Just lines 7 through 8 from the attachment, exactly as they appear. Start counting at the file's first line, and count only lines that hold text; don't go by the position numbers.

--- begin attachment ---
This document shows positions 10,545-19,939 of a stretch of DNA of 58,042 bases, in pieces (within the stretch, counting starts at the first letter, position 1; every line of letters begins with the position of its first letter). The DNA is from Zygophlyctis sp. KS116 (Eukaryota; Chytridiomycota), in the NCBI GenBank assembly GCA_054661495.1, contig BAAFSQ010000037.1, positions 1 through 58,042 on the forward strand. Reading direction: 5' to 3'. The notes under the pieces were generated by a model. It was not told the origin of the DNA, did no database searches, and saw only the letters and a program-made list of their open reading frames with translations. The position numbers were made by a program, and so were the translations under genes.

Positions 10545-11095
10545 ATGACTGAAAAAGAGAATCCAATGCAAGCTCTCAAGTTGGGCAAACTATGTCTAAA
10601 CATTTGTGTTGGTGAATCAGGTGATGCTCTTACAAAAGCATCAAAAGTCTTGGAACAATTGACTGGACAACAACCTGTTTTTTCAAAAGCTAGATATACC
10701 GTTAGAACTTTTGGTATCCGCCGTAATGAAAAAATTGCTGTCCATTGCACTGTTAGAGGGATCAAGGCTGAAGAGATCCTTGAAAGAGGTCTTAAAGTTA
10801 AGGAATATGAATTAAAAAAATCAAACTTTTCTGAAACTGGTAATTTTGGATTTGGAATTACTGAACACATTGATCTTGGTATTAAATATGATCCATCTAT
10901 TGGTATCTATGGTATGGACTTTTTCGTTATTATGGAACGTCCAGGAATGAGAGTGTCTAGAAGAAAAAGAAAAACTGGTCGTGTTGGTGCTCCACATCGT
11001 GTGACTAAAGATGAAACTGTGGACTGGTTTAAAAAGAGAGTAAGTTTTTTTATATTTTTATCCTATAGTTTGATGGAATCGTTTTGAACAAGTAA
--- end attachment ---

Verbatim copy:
10901 TGGTATCTATGGTATGGACTTTTTCGTTATTATGGAACGTCCAGGAATGAGAGTGTCTAGAAGAAAAAGAAAAACTGGTCGTGTTGGTGCTCCACATCGT
11001 GTGACTAAAGATGAAACTGTGGACTGGTTTAAAAAGAGAGTAAGTTTTTTTATATTTTTATCCTATAGTTTGATGGAATCGTTTTGAACAAGTAA